Wolf Marshall: Get ready to rock! Lick 3 is a heavy rock lick in A with the infamous "runaway feedback" delay effect. This is similar to what Ed Van Halen did at the end of "Eruption." I also used the DM-2 analog delay for this lick but set it differently as in the following. Rate: (12:00) 150ms, Echo: 100%, and Intensity: 100% (multiple repeats in a looping feedback regeneration). The whammy bar is used to dive the last note down slowly during the runaway feedback for that extra degree of whackiness.

tex: what scale is that?

Wolf Marshall: Tex, A Dorian mode. a la Randy and Ed, All: be sure to listen to the audio file to hear the runaway feedback effect.

ginnym: Rockabilly to Rocken Eddy !

Wolf Marshall: We like variety, Gin. :) That's full echo feedback

tex: Wolf who do you say was the most innovative guitarist using effects?

Wolf Marshall: Tex, there are many. I like Andy Summers, Eric Johnson, Steve Vai, Satch, Holdsworth, Jimi Hendrix, Beatles, Lukather, many..

ginnym: Wolf, why is that called a Dorian scale? and what is the formula?

Wolf Marshall: Gin, the Dorian mode is built on the second step of a major scale. Like A in key of G as in this lick.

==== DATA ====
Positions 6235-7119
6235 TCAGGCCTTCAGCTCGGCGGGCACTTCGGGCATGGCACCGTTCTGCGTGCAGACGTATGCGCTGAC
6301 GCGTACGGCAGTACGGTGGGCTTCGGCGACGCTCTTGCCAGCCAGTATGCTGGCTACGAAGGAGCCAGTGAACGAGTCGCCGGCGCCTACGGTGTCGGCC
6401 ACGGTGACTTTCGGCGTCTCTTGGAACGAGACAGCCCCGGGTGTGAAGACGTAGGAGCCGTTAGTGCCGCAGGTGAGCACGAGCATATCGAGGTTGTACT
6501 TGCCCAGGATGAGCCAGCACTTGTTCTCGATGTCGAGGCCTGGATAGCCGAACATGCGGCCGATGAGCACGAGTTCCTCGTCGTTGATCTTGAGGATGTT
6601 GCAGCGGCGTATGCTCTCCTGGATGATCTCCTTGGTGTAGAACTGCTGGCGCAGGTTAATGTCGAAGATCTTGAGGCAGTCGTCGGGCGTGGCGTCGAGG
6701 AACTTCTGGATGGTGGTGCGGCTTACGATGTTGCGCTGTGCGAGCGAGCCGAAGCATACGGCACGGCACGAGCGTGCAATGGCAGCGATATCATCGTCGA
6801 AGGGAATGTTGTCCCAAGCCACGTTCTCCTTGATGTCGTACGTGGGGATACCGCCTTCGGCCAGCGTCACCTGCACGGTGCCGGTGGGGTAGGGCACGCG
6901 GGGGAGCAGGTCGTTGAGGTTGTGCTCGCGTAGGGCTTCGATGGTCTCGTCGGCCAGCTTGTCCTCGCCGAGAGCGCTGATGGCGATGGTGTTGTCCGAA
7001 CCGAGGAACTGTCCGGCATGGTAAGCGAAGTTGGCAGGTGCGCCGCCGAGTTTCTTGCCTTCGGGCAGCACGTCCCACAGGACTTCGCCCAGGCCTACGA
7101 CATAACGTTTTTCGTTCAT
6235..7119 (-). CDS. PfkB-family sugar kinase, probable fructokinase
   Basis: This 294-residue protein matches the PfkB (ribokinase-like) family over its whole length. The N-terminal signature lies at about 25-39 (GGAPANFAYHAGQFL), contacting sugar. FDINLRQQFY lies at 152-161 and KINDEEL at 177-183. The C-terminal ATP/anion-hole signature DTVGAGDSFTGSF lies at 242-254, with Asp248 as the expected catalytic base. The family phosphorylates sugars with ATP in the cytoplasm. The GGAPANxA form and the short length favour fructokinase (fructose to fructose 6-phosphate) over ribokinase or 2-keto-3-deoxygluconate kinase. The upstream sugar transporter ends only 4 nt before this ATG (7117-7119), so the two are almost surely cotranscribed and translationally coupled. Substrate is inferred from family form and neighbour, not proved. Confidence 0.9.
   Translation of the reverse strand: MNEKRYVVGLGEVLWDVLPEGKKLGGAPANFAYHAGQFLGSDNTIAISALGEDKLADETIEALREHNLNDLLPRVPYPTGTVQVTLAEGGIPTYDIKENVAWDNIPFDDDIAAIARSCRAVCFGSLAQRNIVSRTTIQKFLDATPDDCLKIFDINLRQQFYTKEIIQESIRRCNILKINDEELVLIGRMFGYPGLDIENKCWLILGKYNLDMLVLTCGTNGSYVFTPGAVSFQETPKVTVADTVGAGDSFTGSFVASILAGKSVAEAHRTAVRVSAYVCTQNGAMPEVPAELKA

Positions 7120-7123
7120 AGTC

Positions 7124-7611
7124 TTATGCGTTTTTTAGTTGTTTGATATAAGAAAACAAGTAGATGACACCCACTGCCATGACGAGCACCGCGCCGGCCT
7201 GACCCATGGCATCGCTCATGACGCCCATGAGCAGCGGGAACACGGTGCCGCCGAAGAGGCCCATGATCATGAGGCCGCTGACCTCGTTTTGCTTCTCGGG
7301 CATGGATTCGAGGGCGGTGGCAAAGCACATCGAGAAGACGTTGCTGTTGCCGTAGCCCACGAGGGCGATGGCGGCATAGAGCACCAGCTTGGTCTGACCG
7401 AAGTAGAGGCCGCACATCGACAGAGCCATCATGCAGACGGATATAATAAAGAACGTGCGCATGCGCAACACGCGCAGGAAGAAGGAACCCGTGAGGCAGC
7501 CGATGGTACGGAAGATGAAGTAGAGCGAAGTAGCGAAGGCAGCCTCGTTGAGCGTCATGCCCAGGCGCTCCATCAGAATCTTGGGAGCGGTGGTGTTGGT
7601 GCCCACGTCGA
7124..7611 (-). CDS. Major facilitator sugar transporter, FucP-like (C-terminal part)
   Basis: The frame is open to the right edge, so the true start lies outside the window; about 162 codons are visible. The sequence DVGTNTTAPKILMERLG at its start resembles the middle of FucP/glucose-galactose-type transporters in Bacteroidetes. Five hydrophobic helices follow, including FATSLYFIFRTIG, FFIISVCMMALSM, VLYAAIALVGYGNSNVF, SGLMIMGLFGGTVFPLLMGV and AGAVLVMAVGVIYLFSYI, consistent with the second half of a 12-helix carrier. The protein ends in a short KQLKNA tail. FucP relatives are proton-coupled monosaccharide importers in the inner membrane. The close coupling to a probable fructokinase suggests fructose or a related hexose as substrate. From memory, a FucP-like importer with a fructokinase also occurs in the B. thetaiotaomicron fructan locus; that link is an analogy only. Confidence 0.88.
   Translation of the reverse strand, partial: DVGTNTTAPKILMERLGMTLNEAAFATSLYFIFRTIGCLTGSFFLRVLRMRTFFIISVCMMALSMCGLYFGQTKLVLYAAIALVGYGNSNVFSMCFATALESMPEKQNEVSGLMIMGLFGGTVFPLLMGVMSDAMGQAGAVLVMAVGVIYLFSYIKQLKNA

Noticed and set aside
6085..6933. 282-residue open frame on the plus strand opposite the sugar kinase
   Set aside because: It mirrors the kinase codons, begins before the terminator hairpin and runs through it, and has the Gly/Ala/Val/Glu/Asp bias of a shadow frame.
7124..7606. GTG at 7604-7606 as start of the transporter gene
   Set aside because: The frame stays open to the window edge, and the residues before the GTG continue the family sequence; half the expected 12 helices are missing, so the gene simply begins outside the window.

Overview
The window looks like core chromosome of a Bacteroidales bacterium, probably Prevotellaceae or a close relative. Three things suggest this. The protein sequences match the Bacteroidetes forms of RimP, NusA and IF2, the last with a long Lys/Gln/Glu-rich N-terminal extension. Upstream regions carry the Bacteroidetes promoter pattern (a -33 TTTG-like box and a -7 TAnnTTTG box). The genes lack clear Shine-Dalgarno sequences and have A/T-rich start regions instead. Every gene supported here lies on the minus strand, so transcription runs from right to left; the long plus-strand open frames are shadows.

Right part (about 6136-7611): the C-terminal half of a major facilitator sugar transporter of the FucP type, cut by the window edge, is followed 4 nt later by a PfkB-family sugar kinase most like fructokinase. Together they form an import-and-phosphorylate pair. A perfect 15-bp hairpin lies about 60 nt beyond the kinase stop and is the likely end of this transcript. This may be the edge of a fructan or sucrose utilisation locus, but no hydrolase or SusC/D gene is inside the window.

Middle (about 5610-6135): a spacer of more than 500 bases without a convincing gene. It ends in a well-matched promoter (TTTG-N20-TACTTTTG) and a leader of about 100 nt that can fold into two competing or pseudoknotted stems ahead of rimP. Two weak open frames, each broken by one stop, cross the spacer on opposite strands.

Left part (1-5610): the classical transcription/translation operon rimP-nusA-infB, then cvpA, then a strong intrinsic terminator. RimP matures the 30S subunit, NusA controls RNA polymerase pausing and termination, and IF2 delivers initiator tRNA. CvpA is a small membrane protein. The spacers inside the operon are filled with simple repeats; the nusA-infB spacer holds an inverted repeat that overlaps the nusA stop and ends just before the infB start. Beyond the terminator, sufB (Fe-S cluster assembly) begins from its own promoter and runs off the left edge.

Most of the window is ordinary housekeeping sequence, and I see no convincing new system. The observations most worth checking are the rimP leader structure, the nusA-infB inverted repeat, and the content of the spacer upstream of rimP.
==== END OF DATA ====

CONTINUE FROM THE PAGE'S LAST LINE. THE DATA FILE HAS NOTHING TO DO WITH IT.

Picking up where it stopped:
ginnym: So if I were playing in A I would start w/B, correct?

Wolf Marshall: That's right. Gin, in A major. Here's a studio rack for contrast

Wolf's Studio Rack 1

Wolf Marshall: Close up of Wolf's No.1 studio rack. I use an SPX-90 and Lexicon PCM-41 for echo and delay in my personal studio. BTW, the Lexicon PCM-41 is a favorite effect of Steve Morse and Steve Stevens as well.

tex: should I use pedals or rack effects Wolf?

Wolf Marshall: Tex, it's a matter of taste

SEAN: i only have a old Harmony H400a tube amp and one effects pedal

Wolf Marshall: Sean, that's not even half!! it's a good start. Here comes our last lick of the evening.

Wolf Marshall: Lick 4 has a longer delay sound which allows guitarists to play harmony duets by themselves. This is a rock solo lick in E minor and is similar to the echo approach was used by Brian May and Joe Walsh among others. I used a Boss DD-2 digital delay at the longest setting of 800ms. The Echo Level was set for a slightly lower volume level (12:30) than the source note. The feedback is set for trailing echoes (9:30) for that in-concert arena effect. You have to plan your licks to harmonize them with echoes...experiment! This one has a Brian May influence.

Wolf Marshall: The amp for all these licks was a Soldano SLO-100 head and Marshall cab Just for your info. :>)

tex: so the delay creates the harmony sound?

Wolf Marshall: That's right, Tex. You plan your lick to work in time with the repeats.

ginnym: I swear I can hear overtones in that last lick !

Wolf Marshall: Gin, that's the amp. YOU create the harmony in your head first

Mike: Wolf, a minor scale is created when lowering 3rd's half a step correct?

Wolf Marshall: Mike that converts a major to Melodic Minor scale, there are several other minor scales to check out, It's a real straight ahead formula. So, as we close the delay-echo section--- Well, everyone. Goodbye--it's sign off time. Next week we'll get warm and FUZZY